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Why Nvidia (NVDA) Has Overtaken Intel (INTC) as the Top Chip Stock

The financial media loves a good Bad News Bears story, where the newcomer, who shouldn’t have left the playground, plays harder and better and wins the game. That’s why they’ve gone crazy over the story of Tesla’s (TSLA) market value soaring past traditional automakers such as Toyota, GM and Ford, or some combination of them.

But recently, a supercharged chip designer Nvidia’s (NVDA) market value surpassed semiconductor stalwart Intel (INTC) with nary a notice.

The latter might tell you more about both the market and technology in America. It also begs the question: if you had to choose only one of INTC vs. NVDA, which is the better semiconductor stock?

What exactly are semiconductors?

Semiconductors are crucial and the most strategically important technology because they are the materials and circuitry needed to produce microchips that are at the heart of everything from smartphones to advanced satellites. You might think of these microchips as the brains inside all advanced technology.

Semiconductor chips are in the spotlight because one of the areas that China is still relatively behind in is advanced chip technology, which runs across chip design, computer software and equipment. Washington’s chief concern is that while many of the advanced chips are designed in America, only around 12% of all chips are manufactured here, and they tend to be the less advanced chips produced in older plants.

How Nvidia surged beyond an industry giant

Nvidia is riding the demand for the more high performance chips used in gaming. The company also expanded into data centers, recently closing on its $7 billion acquisition of Mellanox Technologies. NVDA is also gaining market share in artificial intelligence (AI)-focused chips and in cloud computing. These are all profitable, big growth areas that prompted earnings to surge 113%, and pushed NVDA stock up 194% year-over-year. That surge pushed Nvidia past Intel in market value, as INTC stock has gone the other way.

It is important to note that Nvidia only designs its advanced chips, outsourcing production primarily to Taiwan Semiconductor (TSM), which fabricates more than half of the world’s chips.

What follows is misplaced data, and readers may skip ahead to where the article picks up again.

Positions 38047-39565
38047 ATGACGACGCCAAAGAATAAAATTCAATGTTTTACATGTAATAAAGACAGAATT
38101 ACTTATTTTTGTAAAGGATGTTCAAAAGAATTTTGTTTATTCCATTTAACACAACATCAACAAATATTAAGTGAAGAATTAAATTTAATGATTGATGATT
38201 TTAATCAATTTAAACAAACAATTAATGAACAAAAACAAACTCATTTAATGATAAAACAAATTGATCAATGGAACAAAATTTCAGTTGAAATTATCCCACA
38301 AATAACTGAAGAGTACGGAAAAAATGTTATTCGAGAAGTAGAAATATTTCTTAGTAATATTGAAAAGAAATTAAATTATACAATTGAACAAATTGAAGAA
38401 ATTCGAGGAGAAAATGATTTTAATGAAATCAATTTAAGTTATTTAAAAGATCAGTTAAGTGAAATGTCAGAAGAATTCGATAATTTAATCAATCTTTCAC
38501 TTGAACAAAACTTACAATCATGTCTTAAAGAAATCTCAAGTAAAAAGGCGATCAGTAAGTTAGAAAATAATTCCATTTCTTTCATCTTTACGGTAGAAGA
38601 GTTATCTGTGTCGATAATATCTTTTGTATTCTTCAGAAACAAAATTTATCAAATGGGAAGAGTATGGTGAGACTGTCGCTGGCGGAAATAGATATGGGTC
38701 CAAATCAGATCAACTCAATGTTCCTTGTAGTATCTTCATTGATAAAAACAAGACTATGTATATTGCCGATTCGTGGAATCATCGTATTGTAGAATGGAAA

What happened to Intel?

Intel is a different animal than Nvidia in a few ways. First, it produces semiconductor chips for a much broader array of industries while still dominating its core PC and data-center markets. Intel has nine manufacturing facilities around the world leading to a reported $58 billion in net property, plants and equipment. Plus, being in business since 1969 has netted substantial intellectual property of manufacturing semiconductors.

Despite this experience, Intel has publicly stumbled in terms of the next-generation chip manufacturing process known as 7-nanometer technology, referring to the size of the transistors it produces. Chips that use smaller transistors can run more efficiently and use up less physical space.

This led the company to shake up its technology team overseeing its manufacturing operations, and it’s considering outsourcing more to foundries like Taiwan Semiconductor.

As you might guess, all this hit Intel stock pretty hard so that its stock is up only 5% year-over-year, woefully underperforming Nvidia.

Which is a better buy? Intel or Nvidia?

It seems a no-brainer to go with Nvidia over Intel since NVDA seems to have unbeatable momentum in this critical industry at the heart of advanced technology.

This market doesn’t pay much attention to fundamentals and valuations but consider this: Nvidia stock is trading at 84 times earnings while Intel is trading at 9 times earnings. And despite Intel’s stumble on advanced chip plans, INTC still delivered a return on equity of 33% and earnings growth of 22% in its last quarter.

Now consider geopolitical risks. The chief risk for Nvidia is its dependence on Taiwan Semiconductor for production. Taiwan Semiconductor is a powerful company in a strategically important place so it has to diplomatically balance both customers and countries. For example, roughly 14% of its sales go to Huawei and the U.S. Commerce Department announced that companies would require licenses for sales to Huawei of semiconductors made abroad with U.S. technology. How will this impact Taiwan Semiconductors and its relationship with Nvidia?

And don’t forget another Washington factor. Intel’s stumble came just as the U.S. Senate and House of Representatives were considering a bill that will financially support domestic chip production. The final bill lays out a framework for $25 billion worth of direct incentives to stimulate investment in manufacturing capacity, along with advanced research.

Which stock to buy now depends on your time frame. Momentum traders should go with Nvidia stock. But if you’re looking out 6-12 months or more, I would go with Intel.

Like any stock, chip and semiconductor stocks rely on a variety of factors to profit. Similarly, you may find that safer, slower profits are more to your liking that quick, but riskier profits.